Gordon Park is a small residential area in the middle of Brisbane’s northern suburbs. Without any major shopping centres or business, it seems like a small town instead of being close to the centre of a major city.
Gordon Park is about 6km from Brisbane’s CBD. Over 37% of households in this area are comprised of couples with children, 40% are couples without children and 18% are single parent families. Stand alone house account for 65% of all dwellings in this area, and units account for a further 28%. Highset Queenslanders, many beautifully renovated, are a feature of this green and leafy suburb. The median house price in Gordon Park for the 2004 calendar year was $383,750.
The Turrbal clan occupied the northern side of the Brisbane River. This clan was often referred to by the “whites” as the “Duke of York’s” clan. There were camping grounds around the Breakfast Creek area and the explorers Oxley and Cunningham met members of the clan at the mouth of the Creek in 1824.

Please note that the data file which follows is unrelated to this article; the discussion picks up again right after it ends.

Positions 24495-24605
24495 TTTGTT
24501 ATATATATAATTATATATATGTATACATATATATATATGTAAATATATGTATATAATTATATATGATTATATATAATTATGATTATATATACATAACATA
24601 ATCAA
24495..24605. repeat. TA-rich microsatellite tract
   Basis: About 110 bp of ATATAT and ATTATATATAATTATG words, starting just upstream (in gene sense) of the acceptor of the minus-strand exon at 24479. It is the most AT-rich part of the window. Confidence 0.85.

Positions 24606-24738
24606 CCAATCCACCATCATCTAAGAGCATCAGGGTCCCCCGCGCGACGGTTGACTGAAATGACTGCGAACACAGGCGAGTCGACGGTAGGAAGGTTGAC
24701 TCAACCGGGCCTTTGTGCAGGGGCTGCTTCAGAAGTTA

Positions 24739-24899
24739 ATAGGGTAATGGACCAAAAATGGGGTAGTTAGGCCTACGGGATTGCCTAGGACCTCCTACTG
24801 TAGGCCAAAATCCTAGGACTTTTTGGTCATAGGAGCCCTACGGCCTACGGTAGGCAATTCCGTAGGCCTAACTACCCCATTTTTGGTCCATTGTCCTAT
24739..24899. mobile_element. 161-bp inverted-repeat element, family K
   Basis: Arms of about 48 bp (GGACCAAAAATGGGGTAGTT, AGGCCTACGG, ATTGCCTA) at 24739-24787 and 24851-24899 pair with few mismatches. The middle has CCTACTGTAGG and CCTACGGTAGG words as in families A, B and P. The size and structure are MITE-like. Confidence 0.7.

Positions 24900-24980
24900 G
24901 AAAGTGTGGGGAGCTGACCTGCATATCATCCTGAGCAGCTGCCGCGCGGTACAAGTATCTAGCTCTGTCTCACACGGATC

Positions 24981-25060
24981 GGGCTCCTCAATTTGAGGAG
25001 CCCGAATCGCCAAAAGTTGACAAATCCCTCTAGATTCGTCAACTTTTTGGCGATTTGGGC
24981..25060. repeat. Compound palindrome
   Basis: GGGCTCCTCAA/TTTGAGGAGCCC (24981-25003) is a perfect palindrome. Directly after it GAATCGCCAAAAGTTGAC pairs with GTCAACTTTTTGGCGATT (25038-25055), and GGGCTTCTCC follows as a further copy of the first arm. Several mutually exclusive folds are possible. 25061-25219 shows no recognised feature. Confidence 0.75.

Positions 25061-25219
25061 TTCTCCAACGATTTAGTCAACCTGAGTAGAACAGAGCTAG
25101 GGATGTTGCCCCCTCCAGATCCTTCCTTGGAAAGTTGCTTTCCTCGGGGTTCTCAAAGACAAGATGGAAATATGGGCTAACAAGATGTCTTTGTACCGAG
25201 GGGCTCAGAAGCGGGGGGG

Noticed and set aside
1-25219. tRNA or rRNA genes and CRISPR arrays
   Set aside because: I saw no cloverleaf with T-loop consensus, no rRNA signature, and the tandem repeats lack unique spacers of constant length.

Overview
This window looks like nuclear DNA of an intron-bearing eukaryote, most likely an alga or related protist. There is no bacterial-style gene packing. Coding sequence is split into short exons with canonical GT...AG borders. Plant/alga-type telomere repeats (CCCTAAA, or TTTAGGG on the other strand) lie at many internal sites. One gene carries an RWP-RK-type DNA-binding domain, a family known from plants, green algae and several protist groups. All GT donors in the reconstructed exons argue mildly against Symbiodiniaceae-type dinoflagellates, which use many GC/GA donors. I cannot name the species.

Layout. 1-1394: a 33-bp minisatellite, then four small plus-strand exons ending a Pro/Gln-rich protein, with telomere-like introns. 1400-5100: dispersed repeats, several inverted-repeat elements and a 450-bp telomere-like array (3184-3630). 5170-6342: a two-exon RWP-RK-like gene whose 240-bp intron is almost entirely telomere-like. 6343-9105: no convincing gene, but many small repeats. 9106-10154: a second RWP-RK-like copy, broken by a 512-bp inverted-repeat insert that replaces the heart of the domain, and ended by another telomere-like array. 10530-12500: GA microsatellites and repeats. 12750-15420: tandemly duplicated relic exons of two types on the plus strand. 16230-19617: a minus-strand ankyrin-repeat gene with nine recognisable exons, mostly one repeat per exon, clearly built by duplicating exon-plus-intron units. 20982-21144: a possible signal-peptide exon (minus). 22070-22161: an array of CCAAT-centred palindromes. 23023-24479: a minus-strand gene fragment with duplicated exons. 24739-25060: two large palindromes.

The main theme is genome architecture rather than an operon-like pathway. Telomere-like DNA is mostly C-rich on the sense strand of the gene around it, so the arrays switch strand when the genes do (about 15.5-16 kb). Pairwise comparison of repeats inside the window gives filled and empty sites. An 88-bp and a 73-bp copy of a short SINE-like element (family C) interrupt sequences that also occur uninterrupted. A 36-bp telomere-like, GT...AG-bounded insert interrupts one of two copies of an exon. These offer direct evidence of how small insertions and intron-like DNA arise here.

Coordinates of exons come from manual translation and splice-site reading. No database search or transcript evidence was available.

The main encampment of the Turrbal clan was in “Yorks Hollow”. This gully passes through Victoria Park and the Royal National Association Showgrounds at Bowen Hills. In 1858 two Aborigines, Dalinkua and Dalpie from the Breakfast Creek area, wrote letters to The Moreton Bay Courier protesting about the treatment their people received at the hands of the white settlers.
The Gordon Estate – Lutwyche of 264 blocks went to auction on 25 September 1886. Gordon Park Estate of 1063 allotments was advertised for auction on 13 December 1890. The suburb was named after General Gordon who was the hero of the eight-month siege of Khartoum in the Sudan in the late 1800s. Trams ran to Gordon Park connecting it with Brisbane until they were progressively withdrawn from use, finally ceasing all operations on 13 April 1969. In the mid 1980s residents pushed to retain the locality name after concern that it could fade out of use.